Hollie Emery has successfully defended her doctoral thesis, “The Effects of Tidal Restriction, Phragmites Australis Invasion, and Precipitation Change on Salt Marsh Greenhouse Gas Emissions.” The research examines how salt marshes, which are important carbon-sequestering ecosystems, might be affected by a variety of human impacts (climate change, invasive species, and coastal hydrology changes). Dr. Emery did this in Wally Fulweiler‘s lab by measuring the green house gas emissions and microbial communities in marshes facing these impacts. The research shows that salt marshes are resilient and are able to withstand human impacts, and therefore likely to continue benefiting coastal communities in the future.
Continuing her work as a postdoctoral associate at Harvard, Dr. Emery will study microbial communities around hydrothermal vents.
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Kasey Aderhold, who received her PhD in Earth Sciences from BU, is an earthquake seismologist with the Incorporated Research Institutions for Seismology (IRIS), a NSF-backed group that helps conduct and coordinate major seismology projects. They’re currently finishing a major project in which they put seismic sensors all over the United States. Their goal is to better understand earthquakes. Although she’s based in D.C., Kasey often travels to her home state of Alaska to help set up, monitor, and maintain seismic sensors across the remote Alaskan wilderness.
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David Stern, a former PhD student of Cutler Cleveland, who is now on the faculty at the Australian National University, has a blog that has been named as a top blog in the entire field of economics. ANU has the 6th ranked program in the world in energy economics.
David is an energy and environmental economist, whose research focuses on the role of energy in growth and development and related environmental impacts including climate change. He is also interested in research assessment using meta-analysis and bibliometrics.
- PhD student Luca Morreale has been named a Pardee Graduate Summer Fellow; he will calculate a complete carbon budget for the town of Arlington, Massachusetts, comparing the relative importance of energy efficiency and renewable energy efforts with the carbon offsets provided by public street trees.
- PhD student Sarah Garvey has received a research award from the Initiative on Cities, co-founded by former Mayor Tom Menino to invest in early stage research projects to advance the study of dynamic urban leadership.
- Second-year undergrad Wiley Hundertmark will participate in the Summer Undergraduate Research Fellowship (SURF), sponsored by the National Institute of Standards & Technology through the U.S. Department of Commerce, designed to inspire undergraduate students to pursue careers in STEM (science, technology, engineering, and mathematics) through a unique research experience that supports the NIST mission.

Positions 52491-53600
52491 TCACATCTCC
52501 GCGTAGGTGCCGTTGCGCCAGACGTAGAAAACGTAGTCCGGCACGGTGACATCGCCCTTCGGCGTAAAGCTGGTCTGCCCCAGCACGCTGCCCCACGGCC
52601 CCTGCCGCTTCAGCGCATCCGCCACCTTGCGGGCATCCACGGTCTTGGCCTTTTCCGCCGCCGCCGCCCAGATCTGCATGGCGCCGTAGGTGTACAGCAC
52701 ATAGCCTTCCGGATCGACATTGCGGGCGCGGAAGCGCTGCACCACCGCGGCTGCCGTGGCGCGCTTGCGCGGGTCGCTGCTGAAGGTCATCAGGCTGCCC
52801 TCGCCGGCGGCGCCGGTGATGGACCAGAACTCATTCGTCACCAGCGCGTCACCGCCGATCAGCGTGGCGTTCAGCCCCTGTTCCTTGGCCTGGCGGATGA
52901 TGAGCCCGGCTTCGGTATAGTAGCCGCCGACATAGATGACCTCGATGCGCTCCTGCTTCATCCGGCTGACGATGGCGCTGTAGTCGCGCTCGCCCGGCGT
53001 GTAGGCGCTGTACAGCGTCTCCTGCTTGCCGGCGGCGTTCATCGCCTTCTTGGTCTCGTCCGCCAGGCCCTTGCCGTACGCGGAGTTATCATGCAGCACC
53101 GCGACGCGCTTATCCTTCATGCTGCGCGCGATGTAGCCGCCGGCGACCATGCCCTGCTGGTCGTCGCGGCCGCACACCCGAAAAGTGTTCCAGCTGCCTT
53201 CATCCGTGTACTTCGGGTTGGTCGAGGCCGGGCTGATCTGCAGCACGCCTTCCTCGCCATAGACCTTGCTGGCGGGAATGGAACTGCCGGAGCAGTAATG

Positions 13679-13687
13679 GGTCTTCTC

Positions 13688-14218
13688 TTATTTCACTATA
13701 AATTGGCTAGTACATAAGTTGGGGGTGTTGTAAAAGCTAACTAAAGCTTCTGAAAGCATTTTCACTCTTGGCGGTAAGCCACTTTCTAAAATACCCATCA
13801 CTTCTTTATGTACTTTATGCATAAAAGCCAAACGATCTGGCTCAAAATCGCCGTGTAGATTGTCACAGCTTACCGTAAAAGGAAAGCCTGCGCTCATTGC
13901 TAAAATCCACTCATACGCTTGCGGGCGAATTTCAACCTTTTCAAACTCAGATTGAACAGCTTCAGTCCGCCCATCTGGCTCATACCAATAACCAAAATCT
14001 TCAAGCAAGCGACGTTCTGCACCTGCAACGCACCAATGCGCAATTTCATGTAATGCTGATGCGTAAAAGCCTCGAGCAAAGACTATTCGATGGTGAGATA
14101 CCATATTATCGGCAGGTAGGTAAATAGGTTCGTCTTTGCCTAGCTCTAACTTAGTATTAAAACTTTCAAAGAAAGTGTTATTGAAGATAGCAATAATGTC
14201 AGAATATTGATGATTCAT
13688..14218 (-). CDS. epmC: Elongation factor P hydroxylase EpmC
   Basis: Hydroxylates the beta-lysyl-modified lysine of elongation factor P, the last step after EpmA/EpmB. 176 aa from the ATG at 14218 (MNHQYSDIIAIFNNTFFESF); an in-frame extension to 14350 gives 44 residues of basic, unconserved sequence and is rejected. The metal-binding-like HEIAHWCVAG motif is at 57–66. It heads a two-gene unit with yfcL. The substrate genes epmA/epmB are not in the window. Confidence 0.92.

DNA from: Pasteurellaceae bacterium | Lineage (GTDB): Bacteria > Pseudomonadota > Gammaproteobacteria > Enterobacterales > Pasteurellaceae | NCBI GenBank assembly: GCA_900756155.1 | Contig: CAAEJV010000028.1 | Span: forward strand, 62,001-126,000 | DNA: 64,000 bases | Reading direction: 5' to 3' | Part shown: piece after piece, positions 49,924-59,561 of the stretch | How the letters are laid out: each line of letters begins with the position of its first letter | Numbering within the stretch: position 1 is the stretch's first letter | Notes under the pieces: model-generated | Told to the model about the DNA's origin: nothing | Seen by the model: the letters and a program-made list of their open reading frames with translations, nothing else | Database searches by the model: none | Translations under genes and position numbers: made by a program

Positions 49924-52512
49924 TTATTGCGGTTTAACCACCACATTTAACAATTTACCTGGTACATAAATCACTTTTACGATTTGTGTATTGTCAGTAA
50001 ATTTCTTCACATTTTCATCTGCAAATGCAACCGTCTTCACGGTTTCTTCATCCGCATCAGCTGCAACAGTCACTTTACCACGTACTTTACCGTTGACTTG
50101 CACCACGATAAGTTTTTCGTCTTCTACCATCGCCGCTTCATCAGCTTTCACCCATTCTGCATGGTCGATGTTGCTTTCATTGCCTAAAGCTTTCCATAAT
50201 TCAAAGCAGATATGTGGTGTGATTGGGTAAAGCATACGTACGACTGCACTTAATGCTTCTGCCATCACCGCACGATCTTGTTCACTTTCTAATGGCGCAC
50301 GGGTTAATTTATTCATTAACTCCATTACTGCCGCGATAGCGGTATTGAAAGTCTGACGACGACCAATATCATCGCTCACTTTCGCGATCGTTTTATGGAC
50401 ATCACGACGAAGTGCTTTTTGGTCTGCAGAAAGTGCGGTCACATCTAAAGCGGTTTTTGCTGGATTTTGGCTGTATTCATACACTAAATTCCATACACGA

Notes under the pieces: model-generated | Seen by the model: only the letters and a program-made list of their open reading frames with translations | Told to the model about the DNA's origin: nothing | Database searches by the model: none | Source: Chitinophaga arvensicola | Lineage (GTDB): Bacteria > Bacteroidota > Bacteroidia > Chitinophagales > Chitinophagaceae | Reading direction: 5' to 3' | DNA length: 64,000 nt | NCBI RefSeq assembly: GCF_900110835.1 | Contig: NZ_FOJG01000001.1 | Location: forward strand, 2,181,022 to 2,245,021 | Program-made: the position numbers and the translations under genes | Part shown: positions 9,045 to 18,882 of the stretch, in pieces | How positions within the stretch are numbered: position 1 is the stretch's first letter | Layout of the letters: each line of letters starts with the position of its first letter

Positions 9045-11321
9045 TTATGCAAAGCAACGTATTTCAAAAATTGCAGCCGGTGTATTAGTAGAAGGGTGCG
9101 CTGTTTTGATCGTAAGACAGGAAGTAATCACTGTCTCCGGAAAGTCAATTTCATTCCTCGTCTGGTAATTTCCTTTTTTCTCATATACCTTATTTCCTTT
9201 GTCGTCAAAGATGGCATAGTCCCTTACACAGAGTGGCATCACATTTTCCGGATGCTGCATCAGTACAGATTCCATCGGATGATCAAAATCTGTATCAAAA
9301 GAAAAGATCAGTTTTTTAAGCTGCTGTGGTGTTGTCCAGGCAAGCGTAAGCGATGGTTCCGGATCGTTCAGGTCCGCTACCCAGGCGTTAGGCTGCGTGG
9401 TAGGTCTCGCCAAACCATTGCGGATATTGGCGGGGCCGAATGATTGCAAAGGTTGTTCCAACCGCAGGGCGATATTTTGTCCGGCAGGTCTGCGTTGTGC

- Ian Smith, a 2017 E&E alum and technician in the Hutyra Research Lab, has just published his undergrad thesis in Frontiers in Ecology and Environment. In “Piecing together the fragments: elucidating edge effects on forest carbon dynamics,” Smith explores differences in C dynamics observed across biomes through a trade‐offs framework that considers edge microenvironmental changes and limiting factors to productivity.”
- PhD student Julia Marrs, a co-author on that article, has received a departmental award for outstanding graduate student presentation for “Tracking Primary Productivity with Solar-Induced Fluorescence Data: From Leaf to Tower to Space-Based Retrievals.” Betsy Cowdery, who works with Michael Dietze, also received an award, for “Looking Past Primary Productivity: A Roadmap for Benchmarking System Processes that Drive Ecosystem Level Responses in Models.”
Since 2010 environmental conference organizer Jen Boudrie has brought hundreds of people together at the premiere event in Massachusetts for environmental experts, professionals, activists, officials and academics. At this year’s conference in Plymouth Harbor, three BU students presented their work in the class Research for Environmental Agencies & Organizations (GE 532). Samantha Morton researched how to promote the retention of trees for state conservation officials, and with others provided a review of the scientific literature on the effects of neonicotinoid pesticides on bees to the Executive Office of Environmental Affairs. Bolaji Olateru-Olagbegi presented her project for the Boston Public Health Commission, investigating whether health providers understand that some of the symptoms they see might be caused by toxic exposures, and with Katharina Voehler explained the work their team performed for the City of Boston on Community Choice Aggregation – bulk purchasing of energy for residents that can be used to promote cleaner energy (and local generation of cleaner energy). Instructor Rick Reibstein also presented at the conference on the history and future of clean water, including water quality data analyses that Alex Kerr and Michael Silano conducted for the Massachusetts Department of Environmental Protection.